What Is a Military Court-Martial?

A court-martial is a military trial that resembles a civilian trial. There is a presiding judge, court martial attorneys, and in some trials there is a jury of other military personnel.

Soldier in courtroom

Court-martial can try many crimes that range from the strictly military, for example cowardice, insubordination and desertion, to crimes seen in the country at large, including rape, theft and murder. Crimes that can be tried in a court-martial and their punishments are listed in the Uniform Code of Military Justice (UCMJ).

The UCMJ was written in the early 1950s to ensure the protection of military personnel who were subject to its laws while maintaining military discipline and the functioning of the armed forces

Courts-martial can also be convened to enforce martial law in an occupied territory.

There are three types of court-martial: Summary, Special and General.

A summary court-martial is used for charges of minor misconduct committed by enlisted personnel. Officers are never tried by summary court-martial. The accused is not entitled to legal representation from a military lawyer, although some branches of the armed forces will provide a free defense counsel. In all instances, the accused is able to retain non-military counsel at his own expense. There is no jury in a summary court-martial. Punishment varies with pay grade and consists of some combination of confinement, reduction in pay grade and restriction.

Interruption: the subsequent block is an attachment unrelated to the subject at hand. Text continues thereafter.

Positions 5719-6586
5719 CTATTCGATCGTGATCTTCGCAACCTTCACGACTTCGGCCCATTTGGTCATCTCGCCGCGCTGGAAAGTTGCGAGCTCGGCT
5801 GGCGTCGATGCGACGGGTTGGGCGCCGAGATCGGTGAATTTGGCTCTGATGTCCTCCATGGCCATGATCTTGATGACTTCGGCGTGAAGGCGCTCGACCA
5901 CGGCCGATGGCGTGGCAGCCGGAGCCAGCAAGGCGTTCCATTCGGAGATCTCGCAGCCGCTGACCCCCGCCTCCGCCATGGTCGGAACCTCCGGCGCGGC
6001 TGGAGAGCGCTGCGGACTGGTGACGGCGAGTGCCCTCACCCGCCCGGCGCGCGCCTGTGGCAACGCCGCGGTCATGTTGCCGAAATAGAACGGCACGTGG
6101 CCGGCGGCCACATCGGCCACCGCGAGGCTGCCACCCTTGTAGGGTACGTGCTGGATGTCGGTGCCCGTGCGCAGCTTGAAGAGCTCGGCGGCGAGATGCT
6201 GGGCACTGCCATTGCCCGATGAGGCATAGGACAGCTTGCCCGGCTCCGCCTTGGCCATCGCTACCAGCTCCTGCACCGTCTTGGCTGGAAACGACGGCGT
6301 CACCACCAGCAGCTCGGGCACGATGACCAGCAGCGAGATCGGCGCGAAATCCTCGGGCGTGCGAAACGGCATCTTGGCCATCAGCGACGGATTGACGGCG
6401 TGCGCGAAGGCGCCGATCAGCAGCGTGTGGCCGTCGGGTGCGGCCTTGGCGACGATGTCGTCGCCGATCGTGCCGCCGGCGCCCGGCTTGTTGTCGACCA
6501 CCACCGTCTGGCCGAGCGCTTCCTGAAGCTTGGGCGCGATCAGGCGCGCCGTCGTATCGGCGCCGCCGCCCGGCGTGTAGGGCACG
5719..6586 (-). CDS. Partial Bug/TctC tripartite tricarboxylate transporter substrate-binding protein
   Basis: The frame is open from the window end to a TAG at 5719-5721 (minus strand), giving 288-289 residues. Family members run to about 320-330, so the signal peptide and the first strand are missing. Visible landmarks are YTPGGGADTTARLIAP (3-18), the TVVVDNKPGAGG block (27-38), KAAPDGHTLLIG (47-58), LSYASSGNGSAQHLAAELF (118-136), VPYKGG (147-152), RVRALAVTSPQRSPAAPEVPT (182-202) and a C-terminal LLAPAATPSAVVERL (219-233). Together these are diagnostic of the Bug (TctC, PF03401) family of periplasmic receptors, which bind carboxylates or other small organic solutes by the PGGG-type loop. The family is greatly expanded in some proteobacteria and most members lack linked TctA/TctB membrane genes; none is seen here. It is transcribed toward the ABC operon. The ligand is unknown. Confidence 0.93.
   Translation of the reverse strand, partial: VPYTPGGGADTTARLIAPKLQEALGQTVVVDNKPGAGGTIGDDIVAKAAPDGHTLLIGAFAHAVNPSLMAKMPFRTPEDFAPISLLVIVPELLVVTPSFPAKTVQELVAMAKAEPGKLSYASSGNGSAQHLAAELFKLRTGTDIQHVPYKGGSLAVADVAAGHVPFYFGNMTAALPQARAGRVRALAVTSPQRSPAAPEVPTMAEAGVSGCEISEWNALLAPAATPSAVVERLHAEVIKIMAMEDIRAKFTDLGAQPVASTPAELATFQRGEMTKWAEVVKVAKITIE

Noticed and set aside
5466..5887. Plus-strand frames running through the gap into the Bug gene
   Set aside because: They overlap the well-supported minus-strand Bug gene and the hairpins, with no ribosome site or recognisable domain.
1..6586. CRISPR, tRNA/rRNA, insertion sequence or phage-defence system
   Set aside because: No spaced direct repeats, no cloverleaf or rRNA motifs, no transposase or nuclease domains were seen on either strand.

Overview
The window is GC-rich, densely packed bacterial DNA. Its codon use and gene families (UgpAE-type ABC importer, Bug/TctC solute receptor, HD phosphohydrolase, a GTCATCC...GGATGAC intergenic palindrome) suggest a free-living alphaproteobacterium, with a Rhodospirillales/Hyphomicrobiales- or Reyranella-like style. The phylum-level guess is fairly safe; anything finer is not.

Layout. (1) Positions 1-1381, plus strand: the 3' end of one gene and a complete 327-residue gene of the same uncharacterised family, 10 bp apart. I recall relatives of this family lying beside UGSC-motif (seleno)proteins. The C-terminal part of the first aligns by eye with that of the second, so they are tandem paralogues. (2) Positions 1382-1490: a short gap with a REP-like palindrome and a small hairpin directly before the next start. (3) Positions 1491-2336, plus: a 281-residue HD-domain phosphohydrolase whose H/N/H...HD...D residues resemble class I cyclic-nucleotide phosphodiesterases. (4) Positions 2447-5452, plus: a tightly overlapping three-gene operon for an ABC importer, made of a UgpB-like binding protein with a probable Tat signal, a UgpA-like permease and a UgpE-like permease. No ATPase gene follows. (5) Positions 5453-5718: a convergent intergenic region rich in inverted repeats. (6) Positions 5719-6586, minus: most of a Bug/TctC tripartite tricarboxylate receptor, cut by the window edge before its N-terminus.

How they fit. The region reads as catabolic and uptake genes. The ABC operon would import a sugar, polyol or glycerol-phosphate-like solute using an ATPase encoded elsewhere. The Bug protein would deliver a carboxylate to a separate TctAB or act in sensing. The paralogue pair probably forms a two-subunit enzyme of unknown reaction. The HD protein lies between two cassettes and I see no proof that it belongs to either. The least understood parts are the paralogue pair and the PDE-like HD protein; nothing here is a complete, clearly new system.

A special court-martial is a more serious trial. It has a military judge, prosecutor, military defense counsel and a minimum of three officers as a jury. If an enlisted person is the defendant in a special court martial, he can request at least one third of the jury be composed of enlisted personnel. He may also waive his right to a jury. Sentencing is limited to no more than two thirds basic pay for a year, and for enlisted personnel one year confinement and/or a bad conduct discharge.

A general court-martial is the highest level of military trial. In addition to the military judge, defense and prosecuting attorneys found in the special court-martial, there are a minimum of five officers in the jury. An enlisted person can request that at least one third of the jury be enlisted personnel, and can also waive their right to a jury. The maximum punishment in a general court-martial can range from confinement, dishonorable or bad conduct discharge (for enlisted personnel only), dismissal (for officers) and even a death sentence.

In every court-martial, the accused is presumed innocent and guilt must be proven beyond a reasonable doubt. For a sentence of death, all jury members must be convinced of the accused’s guilt.